Small worlds


One of the monotypes that I made back in May has moved into its next stage of development. It started as an abstract image in cool, soft colours. Then I started to work into it with coloured pencils, developing some areas, adding form and tone, creating depth and texture. This stage was quite pleasing, but I knew it couldn’t stand alone as a framed image, so I put it aside till inspiration struck for its further development, which it did last week.

The monotype in its original state
After coloured pencil was added, and turned 90 degrees

One form of social media I am very fond of is Instagram, I only follow artists and find it endlessly inspiring, sometimes scrolling through images something will stop me, and an idea will come from it. One thing I saw recently was work from artists in the Middle East and a small image of a mass of circles joined in a curtain-like arrangement gave me the ‘Ah ha’ moment I needed. I knew the answer to the future of this particular image was circles. I have a small tool that can be set to cut circles of different sizes, so I set it to a diameter of 6 cm and started cutting, completely randomly, deliberately not choosing what fell within each circle. Eventually I ended up with 25 circles. One of the friends that I create art with every Friday offered me some concertina-folded paper, just to see how the circles looked on either grey or white. Serendipity again – I think they look beautiful just on these concertinas! However, there are still 15 left, and these may be joined together with jump rings to make a hanging artwork, or perhaps arranged in a panel like small portholes, or they may stay solitary – the next stage will answer that question!

I have  called them Small Worlds, as that seems to me to be what they are.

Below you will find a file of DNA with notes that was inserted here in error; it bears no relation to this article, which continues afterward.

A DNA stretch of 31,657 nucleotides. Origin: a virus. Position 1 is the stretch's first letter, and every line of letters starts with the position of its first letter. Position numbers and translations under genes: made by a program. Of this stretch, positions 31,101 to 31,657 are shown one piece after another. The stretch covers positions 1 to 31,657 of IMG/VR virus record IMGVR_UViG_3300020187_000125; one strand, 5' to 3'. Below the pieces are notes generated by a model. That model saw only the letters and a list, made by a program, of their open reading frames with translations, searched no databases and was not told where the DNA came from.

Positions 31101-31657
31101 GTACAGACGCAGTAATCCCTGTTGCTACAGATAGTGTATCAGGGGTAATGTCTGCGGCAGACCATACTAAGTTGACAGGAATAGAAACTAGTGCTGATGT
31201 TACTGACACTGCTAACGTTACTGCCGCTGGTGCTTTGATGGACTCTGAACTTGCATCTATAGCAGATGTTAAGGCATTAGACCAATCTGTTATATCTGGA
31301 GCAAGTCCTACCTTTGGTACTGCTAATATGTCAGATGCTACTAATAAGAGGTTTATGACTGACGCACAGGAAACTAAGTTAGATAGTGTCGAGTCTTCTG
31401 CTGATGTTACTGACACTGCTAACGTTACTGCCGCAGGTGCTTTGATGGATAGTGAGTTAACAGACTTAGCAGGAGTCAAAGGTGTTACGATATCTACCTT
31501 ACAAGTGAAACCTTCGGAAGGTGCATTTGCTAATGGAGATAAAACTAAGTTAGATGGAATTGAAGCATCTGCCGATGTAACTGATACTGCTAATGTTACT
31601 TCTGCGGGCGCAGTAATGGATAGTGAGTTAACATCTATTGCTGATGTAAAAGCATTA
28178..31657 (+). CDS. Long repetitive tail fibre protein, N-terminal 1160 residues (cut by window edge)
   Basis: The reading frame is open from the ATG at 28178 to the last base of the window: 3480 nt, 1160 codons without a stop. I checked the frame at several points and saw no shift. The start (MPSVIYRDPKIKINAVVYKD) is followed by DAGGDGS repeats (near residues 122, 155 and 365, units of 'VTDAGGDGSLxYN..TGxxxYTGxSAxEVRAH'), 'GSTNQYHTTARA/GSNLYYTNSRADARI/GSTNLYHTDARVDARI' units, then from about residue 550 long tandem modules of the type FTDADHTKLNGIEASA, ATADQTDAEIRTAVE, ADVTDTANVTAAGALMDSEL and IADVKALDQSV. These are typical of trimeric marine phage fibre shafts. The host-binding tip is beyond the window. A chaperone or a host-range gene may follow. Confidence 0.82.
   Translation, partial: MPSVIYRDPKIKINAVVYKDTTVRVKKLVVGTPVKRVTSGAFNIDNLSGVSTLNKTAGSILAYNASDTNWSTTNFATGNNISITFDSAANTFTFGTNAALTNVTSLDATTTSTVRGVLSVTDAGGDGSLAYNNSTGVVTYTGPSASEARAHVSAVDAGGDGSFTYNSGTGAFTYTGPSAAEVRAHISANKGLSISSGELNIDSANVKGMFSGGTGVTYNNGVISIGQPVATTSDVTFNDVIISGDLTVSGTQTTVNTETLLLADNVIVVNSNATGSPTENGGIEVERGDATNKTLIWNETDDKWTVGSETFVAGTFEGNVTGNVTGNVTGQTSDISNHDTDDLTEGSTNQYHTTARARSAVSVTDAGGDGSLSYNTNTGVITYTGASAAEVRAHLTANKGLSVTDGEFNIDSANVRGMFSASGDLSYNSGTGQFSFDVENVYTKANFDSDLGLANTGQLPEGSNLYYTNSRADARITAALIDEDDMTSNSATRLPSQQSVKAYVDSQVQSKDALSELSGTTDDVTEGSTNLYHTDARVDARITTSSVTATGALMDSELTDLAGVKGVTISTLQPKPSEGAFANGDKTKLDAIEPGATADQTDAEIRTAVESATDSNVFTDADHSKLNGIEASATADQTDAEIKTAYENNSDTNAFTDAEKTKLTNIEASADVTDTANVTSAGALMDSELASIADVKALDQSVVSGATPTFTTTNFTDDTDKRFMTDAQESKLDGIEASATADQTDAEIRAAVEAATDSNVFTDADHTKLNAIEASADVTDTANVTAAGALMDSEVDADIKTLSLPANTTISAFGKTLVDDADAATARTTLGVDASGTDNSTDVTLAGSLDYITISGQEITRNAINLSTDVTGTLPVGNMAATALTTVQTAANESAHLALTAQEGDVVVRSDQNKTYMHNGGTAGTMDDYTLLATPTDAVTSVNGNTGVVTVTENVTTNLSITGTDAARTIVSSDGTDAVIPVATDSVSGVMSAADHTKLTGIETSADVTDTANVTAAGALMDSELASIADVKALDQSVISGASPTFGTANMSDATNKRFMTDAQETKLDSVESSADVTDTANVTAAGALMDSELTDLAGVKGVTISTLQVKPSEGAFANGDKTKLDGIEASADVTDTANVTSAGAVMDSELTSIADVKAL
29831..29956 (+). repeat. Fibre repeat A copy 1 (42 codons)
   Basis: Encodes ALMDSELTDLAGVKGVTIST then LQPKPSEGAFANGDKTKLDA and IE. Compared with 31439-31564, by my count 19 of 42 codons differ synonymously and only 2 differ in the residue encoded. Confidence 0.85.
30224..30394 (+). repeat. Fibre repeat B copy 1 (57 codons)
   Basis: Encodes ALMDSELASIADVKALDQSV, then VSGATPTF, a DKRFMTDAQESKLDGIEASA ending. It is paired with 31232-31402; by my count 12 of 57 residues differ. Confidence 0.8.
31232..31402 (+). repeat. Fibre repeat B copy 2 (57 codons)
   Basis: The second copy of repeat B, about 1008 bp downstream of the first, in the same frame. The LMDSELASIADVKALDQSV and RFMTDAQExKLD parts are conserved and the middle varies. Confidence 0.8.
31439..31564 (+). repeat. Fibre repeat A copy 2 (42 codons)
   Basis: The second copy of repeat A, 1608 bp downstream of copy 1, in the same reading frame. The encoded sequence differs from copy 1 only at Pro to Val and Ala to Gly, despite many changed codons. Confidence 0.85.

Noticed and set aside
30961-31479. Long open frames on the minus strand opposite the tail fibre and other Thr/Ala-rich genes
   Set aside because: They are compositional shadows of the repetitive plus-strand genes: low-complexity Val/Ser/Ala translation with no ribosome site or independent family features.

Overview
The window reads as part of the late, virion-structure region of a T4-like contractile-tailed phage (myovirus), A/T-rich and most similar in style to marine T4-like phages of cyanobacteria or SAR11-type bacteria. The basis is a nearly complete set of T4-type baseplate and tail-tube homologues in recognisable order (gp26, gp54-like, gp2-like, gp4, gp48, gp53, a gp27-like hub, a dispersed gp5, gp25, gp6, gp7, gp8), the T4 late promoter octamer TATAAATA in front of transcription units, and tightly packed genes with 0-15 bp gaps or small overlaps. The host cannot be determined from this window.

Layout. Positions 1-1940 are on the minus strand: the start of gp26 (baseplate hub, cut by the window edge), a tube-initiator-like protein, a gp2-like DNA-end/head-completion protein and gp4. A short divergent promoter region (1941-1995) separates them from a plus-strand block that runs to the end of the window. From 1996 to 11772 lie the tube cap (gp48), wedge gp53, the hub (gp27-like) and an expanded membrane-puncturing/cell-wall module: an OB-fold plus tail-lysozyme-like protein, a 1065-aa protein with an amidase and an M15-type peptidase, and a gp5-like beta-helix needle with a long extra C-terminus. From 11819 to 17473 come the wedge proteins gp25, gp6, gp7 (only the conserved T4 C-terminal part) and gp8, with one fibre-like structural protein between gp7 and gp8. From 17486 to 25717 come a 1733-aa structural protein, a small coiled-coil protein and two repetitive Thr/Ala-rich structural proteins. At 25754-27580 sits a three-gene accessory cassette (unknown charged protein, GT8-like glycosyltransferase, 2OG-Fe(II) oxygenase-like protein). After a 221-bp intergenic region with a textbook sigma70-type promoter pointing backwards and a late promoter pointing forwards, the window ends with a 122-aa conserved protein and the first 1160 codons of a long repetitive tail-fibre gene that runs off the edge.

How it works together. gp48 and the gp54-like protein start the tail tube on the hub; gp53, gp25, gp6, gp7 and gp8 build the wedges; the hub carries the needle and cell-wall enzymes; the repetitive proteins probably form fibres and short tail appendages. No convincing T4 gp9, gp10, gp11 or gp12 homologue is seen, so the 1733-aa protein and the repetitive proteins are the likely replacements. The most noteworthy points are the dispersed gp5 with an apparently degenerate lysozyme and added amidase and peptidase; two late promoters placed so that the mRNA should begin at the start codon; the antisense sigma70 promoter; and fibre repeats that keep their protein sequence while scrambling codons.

Author: anna warren portfolio

I draw, I paint, I am a printmaker. Always searching for the interesting detail in the world around me.

22 thoughts

    1. Thank you so much Rebecca – no, its not a circular punch, but a tool that has a pin on one end of a bar, on the other end is a blade, so it works like a compass. It mostly cuts nice clean circles, but if I move the pin, not so much! There are one or two that have a little uneven edge …

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      1. Ah, thank you very much for explaining. It looks like it’s made a grand job, judging by the photos. I’m saying that a little uneven edge just proves it’s handmade. 😉 I will have to investigate…you’ve given me inspiration this morning – thank you! 🙂


  1. Your monotype with pencils has that fantastical feel that a lot of your work has. I mean other-worldly like underwater caves or the land of faery from Grimms fairy tales. So often – slightly menacing too – as if that world could totally swallow you up. Entice you in but no way out again.
    The works become far less scary when contained in small circles. Then jewellery comes to my mind. I could certainly imagine wearing these as brooches – perhaps enamelled. (Maybe an idea for the left-over ones.)

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    1. Someone who saw these said they were like porcelain, which I can see … I think they would be good for jewellery, quite large brooches could work. I like the thoughts of underwater, and other fantastical worlds. I have just completed a pencil drawing which, although very different from this, has that feel too. I’m glad the menacing feeling is still there!

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    1. Thank you Margaret, I’m delighted you enjoyed this! I’m having a lot of fun with these, and more ideas are springing up all the time. I hadn’t heard the word ‘leporello’ before, so looked it up, and of course that is exactly what I have made, its a lovely word. I’m always attracted to the concertina form. (There are others that I have made on my Hand-made books page, if you would like to see some of the others.)


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